Following geotechnical investigations, the New Zealand Government will decide in December whether it will move forward with a detailed business case for a concrete dam on Lake Onslow in Central Otago on the South Island.
The country’s Energy and Resources Minister, Megan Woods, suggested the best option would be a roller compacted concrete dam to seal the natural rock basin of the lake east of Roxburgh. The suggestion comes from a recently released Cabinet paper about the proposed dam on the artificial lake which sits at an altitude of 700 metres in the southern end of the South Island.
Ms Woods told the NZ Cabinet that Lake Onslow could be used as a ‘battery’ when hydro generation lakes are low and that the scheme is technically feasible.
In the meantime, however, geotechnical investigations are underway in the Teviot Valley, to be completed over the coming months. The results will be used to analyse potential construction, costs, engineering, consent, timing, and the integration necessary with the electricity system.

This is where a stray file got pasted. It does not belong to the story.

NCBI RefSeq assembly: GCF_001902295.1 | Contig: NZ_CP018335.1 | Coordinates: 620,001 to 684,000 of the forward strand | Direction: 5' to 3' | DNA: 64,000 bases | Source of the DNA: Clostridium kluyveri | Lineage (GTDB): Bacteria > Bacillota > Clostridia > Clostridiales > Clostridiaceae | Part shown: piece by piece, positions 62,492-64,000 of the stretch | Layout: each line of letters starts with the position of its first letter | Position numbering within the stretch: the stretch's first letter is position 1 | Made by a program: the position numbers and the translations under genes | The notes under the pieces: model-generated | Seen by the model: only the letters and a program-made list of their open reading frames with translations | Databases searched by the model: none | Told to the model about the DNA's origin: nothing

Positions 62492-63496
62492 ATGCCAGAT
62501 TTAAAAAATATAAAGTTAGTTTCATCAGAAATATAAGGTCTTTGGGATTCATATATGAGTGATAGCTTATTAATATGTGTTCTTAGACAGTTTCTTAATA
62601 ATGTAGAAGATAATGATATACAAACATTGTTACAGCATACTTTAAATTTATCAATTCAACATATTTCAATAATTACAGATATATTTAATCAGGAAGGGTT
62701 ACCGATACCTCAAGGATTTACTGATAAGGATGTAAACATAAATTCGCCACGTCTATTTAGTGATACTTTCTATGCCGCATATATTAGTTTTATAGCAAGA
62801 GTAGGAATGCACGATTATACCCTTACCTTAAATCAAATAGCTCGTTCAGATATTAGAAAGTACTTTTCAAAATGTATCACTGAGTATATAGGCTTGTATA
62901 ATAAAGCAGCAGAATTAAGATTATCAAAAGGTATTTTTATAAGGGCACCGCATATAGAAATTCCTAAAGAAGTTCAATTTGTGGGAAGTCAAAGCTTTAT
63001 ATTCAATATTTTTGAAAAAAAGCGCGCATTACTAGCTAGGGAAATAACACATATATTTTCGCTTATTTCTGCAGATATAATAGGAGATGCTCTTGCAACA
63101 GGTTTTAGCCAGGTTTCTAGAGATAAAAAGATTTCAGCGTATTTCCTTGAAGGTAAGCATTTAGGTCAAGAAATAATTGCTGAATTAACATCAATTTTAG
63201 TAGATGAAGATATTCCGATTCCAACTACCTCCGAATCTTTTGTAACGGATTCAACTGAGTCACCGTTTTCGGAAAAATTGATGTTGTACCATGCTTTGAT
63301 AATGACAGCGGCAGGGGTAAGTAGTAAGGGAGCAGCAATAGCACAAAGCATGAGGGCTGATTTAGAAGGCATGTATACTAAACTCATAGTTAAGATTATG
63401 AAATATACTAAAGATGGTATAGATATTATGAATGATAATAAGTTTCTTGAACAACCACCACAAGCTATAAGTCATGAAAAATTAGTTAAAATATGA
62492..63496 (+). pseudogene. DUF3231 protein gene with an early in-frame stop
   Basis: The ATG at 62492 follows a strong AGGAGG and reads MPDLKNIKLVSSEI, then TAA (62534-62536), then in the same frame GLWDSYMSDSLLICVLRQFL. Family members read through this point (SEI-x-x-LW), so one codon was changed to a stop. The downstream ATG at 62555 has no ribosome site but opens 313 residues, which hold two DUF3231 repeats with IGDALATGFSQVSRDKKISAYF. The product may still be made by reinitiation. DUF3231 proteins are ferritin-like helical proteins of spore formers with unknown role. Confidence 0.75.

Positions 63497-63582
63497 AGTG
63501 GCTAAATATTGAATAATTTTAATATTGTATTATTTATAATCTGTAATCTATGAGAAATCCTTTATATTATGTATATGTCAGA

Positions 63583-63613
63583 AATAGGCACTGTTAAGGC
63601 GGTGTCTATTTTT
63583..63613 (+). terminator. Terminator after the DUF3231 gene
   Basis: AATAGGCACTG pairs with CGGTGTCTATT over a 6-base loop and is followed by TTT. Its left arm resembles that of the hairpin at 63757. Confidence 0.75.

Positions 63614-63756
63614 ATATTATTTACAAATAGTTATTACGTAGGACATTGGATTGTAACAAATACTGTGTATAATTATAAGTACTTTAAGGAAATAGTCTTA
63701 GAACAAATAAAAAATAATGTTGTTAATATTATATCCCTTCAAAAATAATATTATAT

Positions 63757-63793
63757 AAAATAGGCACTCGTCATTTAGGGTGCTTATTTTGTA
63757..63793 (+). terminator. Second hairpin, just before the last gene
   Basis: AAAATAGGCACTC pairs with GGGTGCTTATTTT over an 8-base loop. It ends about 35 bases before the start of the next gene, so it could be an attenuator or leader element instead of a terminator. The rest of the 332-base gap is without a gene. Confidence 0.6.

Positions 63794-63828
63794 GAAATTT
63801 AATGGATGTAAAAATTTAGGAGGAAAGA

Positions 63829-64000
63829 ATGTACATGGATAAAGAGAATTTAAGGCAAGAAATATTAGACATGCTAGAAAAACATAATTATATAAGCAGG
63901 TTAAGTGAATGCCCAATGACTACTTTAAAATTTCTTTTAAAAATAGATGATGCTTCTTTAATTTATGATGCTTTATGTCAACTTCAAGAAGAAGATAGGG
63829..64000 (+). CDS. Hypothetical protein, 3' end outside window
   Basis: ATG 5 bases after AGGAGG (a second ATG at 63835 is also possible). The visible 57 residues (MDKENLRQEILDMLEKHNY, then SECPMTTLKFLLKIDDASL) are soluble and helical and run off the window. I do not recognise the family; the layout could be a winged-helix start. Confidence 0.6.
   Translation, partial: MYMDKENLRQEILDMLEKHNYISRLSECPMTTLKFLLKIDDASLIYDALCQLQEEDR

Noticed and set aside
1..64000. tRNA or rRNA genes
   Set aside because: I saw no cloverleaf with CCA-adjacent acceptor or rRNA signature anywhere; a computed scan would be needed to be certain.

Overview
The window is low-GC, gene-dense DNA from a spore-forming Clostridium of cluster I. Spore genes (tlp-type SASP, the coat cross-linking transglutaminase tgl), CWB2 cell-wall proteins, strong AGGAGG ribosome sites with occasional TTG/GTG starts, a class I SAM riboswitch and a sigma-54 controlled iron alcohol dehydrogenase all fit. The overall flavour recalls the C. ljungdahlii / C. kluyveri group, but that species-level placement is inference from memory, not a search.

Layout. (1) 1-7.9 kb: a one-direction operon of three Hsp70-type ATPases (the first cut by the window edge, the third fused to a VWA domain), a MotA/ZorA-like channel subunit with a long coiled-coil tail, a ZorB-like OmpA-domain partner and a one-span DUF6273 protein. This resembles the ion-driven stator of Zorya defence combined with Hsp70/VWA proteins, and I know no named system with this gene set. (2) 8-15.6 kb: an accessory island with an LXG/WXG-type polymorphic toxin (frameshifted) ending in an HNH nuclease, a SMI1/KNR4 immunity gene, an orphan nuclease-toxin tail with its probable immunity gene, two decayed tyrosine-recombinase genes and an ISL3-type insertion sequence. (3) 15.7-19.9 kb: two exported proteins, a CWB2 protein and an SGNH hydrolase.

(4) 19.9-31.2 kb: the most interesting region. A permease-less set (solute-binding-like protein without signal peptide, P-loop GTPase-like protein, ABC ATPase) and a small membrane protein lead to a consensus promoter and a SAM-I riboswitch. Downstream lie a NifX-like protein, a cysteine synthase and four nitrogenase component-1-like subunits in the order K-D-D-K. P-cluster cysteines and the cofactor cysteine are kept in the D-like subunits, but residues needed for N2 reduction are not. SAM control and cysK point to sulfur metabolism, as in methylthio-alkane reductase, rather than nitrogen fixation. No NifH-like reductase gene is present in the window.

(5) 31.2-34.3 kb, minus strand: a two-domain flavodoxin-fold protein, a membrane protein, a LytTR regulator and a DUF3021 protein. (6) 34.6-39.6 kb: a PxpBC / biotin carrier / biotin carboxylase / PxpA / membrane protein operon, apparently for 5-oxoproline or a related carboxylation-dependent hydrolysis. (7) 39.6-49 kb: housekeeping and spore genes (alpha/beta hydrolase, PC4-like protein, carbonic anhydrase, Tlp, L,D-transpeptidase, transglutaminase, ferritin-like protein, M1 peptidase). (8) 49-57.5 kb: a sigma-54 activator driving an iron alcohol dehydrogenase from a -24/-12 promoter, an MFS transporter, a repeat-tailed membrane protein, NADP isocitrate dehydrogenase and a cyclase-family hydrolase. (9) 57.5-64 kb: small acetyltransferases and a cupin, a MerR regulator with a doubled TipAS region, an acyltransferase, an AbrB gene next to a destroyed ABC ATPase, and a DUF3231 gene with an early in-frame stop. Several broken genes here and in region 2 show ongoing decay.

More work needs to be done though to look at environmental, cultural and social findings with a view to potential design options. Early analysis has shown that using the lake could reduce the ‘dry year’ issue and support a path to 100% renewable electricity for Australia’s nearest neighbour, across the ditch, moving it away from reliance on coal and gas.
Image: Onslow dam which creates the present Onslow Reservoir, showing water release to the Teviot River. Source: Mohammed Majeed via The University of Waikato.